At the July 7 Human Services Committee meeting, aldermen reviewed the results of 10 complaints filed against police officers that arose between January and May of this year and accepted Police Chief Richard Eddington’s disposition of all but one of them. Complaints against police officers are investigated by the police department’s Office of Professional Standards (OPS), which makes a recommendation that is forwarded to the chief of police. The police chief provides the OPS statements – but without the recommendations – to a three-person volunteer civilian review board, which also makes recommendations, he said. The Human Services Committee has limited power of review. It may only refer questions back to the police department for further investigation.

Earlier this year City Council approved the creation of a larger civilian review board, which Mayor Lorraine Morton may appoint.

Five of the complaints were not prosecuted because the complainants failed to cooperate. In two cases the police officers were exonerated – that is, the incident complained of occurred, but according to findings, the action was “lawful or proper,” according to police standards. One complaint was “not sustained” because of insufficient evidence, and one was deemed “unfounded,” that is, the investigators found “no credible evidence” to support the charge. Aldermen requested additional information from Chief Eddington on one complaint that he had ruled “not sustained.”

Aldermen also heard updates on the following:

Talking Farm: A demonstration plot at Twiggs Park Community Gardens has already produced vegetables to sell at the West End and Ridgeville farmers’ markets. Debbie Hillman, chair of the farm’s land acquisition committee, said the farm group is working with the City and the Village of Skokie to be able to have the City apply for a lease on land along the canal near Howard Street for a permanent location for the farm. Ms. Hillman said, “Rising gas and food prices and health concerns show we’re going to need to grow our own food.”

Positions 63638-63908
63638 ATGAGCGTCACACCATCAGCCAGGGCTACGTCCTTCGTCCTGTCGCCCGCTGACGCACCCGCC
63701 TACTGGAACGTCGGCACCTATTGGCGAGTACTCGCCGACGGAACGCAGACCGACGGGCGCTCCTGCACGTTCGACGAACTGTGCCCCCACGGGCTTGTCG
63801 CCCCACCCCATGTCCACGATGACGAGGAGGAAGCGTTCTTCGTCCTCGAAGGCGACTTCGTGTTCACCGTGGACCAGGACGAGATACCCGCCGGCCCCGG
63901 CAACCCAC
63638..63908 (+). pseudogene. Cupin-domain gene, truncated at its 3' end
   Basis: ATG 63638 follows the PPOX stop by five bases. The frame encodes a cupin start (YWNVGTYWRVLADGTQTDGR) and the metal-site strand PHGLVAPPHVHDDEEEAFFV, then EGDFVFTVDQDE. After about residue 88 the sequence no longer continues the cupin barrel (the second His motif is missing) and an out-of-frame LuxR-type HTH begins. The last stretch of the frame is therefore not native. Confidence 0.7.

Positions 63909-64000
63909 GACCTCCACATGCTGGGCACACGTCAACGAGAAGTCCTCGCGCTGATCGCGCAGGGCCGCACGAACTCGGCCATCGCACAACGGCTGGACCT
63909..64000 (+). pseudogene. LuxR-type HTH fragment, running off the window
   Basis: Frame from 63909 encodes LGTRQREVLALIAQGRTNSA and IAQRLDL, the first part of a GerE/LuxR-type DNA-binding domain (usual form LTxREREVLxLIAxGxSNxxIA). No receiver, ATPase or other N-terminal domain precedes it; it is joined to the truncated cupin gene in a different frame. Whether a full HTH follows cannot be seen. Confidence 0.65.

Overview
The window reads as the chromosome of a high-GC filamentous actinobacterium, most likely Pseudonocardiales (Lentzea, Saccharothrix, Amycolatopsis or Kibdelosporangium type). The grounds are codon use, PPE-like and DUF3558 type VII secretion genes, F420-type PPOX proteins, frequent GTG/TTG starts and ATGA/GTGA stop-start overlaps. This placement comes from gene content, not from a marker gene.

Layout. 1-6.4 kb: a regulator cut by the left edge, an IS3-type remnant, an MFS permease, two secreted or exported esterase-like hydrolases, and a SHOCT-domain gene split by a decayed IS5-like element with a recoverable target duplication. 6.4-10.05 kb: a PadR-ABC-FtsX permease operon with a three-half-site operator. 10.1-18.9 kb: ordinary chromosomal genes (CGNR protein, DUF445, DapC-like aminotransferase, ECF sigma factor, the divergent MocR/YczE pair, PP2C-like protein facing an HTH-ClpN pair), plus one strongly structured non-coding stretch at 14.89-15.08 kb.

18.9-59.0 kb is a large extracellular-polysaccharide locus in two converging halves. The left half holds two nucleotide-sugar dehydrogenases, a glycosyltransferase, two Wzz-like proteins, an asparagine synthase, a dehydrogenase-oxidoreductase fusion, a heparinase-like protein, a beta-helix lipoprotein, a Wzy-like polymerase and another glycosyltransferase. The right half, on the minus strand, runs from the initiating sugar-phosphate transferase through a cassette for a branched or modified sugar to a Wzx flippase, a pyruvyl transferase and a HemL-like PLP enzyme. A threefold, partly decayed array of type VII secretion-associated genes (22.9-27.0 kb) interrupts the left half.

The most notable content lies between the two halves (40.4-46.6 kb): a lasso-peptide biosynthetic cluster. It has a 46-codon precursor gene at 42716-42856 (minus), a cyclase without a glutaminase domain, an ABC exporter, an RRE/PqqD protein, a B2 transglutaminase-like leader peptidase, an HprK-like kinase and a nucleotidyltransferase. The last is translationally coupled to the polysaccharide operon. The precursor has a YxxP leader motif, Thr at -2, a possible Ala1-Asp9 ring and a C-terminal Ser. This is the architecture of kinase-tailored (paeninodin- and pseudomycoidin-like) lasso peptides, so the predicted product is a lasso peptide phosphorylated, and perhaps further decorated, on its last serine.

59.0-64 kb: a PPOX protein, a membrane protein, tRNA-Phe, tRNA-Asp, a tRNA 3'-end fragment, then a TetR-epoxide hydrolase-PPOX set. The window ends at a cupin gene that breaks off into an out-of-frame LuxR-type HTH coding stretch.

Summer Beach Token Program: This year, the City approved distribution of 1,050 free beach tokens to residents who qualified for them. The bulk of them – 850 tokens – were given to social service agencies; another 200 were given to the Parks/Forestry and Recreation Department for free distribution to those who request a reduced price for beach tokens, but who meet the guidelines for free tokens, according to a memo prepared by Doug Gaynor, Director of the department.

Mason Park Program: The Mason Park Field House is operating under extended hours this summer – 1 p.m. to 9 p.m. – with several programs going strong, Mr. Dorneker told the committee members. Between 30 and 45 middle school kids come to the Mason Park field house each day, said Bob Dorneker, superintendent of the City’s Recreation Division.

Committee members postponed until at least their September meeting a discussion about the possibility of a green building ordinance for the City. For a longer version of this story, visit